That announcement later paved the way for foreign financial firms to issue bonds in China’s panda bond market for the first time.
Panda Versus Dim Sum
Why is Beijing just now opening the panda bond market to foreign firms? Yes, it will give its currency more international exposure, but another major reason is to boost China’s economy.
Approval of the banks’ panda bonds comes at a time of turmoil in Chinese financial markets. The Shanghai Composite Index, China’s biggest equities benchmark, has dropped almost 40 percent since peaking in June, while the country’s 10-year government bond yield has declined from 3.66 to 3.30 percent.
Confidence in the nation’s economic growth is floundering, with unofficial third-quarter GDP growth estimated to be between 2 and 5 percent. The PBoC cut interest rates five times in the last 12 months to spur growth.
This is a prime environment for multinational companies looking to issue yuan-denominated debt. Previously, firms seeking to sell yuan-denominated bonds looked to the offshore market, specifically in Hong Kong, which saw a huge uptick in yuan bond offerings after Beijing approved channels for capital flow between Hong Kong and Shanghai last year. These offshore yuan bonds are referred to as dim sum bonds.
Analysts believe such dim sum issuers are prime candidates to jump into the panda bond market going forward. “It’s very similar to the initial stage of the dim sum market when we saw a lot of interest from issuers trying to be the first ones to issue, mostly because of positive publicity,” Ivan Chung, head of Greater China credit research at Moody’s, told Global Capital.
The key to panda bonds taking off is whether China will lift capital flow restrictions, by allowing firms to redeploy debt proceeds abroad.
“The dim sum market, for example, that is mostly an arbitrage market in which most issuers will swap the proceeds back to U.S. dollars and redeploy them offshore,” said Chung.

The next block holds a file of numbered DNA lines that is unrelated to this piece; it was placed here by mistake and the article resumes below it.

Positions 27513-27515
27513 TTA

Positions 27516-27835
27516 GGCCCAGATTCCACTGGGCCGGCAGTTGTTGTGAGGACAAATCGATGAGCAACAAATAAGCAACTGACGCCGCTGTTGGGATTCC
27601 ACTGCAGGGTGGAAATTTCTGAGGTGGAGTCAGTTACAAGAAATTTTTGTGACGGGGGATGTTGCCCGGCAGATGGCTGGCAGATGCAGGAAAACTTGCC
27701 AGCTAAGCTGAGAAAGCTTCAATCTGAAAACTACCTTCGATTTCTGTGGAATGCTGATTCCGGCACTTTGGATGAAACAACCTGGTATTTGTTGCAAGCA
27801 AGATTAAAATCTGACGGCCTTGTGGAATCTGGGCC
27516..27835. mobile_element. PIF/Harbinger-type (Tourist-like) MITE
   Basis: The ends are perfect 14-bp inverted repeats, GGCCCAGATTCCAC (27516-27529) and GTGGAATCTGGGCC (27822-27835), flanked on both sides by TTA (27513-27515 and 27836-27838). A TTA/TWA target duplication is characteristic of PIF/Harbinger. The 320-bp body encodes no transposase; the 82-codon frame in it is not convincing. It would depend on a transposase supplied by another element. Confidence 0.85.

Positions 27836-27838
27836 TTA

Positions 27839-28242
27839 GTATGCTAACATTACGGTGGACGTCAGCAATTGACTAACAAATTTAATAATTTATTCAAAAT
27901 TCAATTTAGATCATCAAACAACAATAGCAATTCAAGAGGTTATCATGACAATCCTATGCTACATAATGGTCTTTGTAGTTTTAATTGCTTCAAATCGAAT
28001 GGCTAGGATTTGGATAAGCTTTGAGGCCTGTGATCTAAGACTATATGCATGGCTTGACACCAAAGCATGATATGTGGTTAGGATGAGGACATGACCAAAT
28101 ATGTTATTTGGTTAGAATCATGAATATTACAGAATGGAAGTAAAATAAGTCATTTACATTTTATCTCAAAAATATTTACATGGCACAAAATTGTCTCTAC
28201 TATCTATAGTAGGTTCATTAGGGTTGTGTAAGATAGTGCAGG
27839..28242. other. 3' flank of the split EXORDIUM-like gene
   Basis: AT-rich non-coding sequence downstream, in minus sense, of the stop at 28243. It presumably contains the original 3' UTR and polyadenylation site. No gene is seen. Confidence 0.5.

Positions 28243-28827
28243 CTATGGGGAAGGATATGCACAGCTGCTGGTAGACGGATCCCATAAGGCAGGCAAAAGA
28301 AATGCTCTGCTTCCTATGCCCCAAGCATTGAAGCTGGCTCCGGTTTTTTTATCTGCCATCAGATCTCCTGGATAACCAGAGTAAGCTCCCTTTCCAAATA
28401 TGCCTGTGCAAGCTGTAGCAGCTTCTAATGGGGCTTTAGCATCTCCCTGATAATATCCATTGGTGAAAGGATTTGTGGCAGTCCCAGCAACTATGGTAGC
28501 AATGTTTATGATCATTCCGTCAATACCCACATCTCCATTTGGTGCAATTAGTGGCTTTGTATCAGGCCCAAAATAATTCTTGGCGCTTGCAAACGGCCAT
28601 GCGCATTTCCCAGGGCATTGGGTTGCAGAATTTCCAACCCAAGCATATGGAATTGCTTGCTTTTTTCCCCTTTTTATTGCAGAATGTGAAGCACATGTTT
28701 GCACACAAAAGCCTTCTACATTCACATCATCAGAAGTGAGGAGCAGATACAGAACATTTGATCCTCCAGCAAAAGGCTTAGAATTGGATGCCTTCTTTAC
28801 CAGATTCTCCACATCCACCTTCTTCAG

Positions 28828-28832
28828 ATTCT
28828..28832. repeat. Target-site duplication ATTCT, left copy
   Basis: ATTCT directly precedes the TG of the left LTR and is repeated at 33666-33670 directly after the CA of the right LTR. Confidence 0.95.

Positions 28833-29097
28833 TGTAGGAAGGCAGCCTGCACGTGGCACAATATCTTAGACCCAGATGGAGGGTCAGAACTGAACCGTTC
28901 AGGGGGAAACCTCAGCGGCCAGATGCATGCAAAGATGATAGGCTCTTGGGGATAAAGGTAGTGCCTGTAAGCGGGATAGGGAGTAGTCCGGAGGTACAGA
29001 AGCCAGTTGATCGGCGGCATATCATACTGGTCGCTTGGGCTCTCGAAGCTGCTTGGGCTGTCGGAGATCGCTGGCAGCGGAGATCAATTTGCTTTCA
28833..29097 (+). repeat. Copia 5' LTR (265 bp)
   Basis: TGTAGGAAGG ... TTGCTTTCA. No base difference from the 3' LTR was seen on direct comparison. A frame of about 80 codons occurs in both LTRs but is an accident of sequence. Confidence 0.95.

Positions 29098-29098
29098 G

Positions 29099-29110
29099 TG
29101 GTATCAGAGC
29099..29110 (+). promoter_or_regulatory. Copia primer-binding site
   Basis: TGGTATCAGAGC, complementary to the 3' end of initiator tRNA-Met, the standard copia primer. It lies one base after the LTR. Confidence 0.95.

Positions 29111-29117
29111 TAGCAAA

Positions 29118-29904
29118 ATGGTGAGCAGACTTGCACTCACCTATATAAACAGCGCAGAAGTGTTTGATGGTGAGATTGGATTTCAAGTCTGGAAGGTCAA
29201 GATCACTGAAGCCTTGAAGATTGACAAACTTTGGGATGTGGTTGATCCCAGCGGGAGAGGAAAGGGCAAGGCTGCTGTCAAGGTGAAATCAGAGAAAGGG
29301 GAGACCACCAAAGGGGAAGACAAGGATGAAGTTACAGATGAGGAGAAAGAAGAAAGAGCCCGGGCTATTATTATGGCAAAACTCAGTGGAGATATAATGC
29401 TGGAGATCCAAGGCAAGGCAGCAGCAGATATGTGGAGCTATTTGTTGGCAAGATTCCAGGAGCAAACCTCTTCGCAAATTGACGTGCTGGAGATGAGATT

“It’s unclear with the proceeds from a panda bond whether that is possible because of the tight capital controls.”
For multinational corporations, it’s cheaper to issue directly in China than Hong Kong. For China, a surge in panda bonds provides more liquidity, diversification for investors, and higher revenues for local Chinese governments and investment banks. More importantly, it’s another feather in the cap for boosting Beijing’s global yuan ambitions.
As such, experts believe that capital flow controls will be relaxed sooner rather than later. The PBoC expects to release more detailed guidelines by the end of the year. The panda bond prospectuses of both HSBC and Bank of China (Hong Kong) state that proceeds would be deployed overseas for foreign operations.
If that’s the case, it could be a death knell for the dim sum market in Hong Kong.
And that is bad news for the city’s financial sector, the overall CNH (offshore yuan) market, and the foreign banks—many of which were urged by Chinese authorities to help develop the Hong Kong offshore yuan market years ago.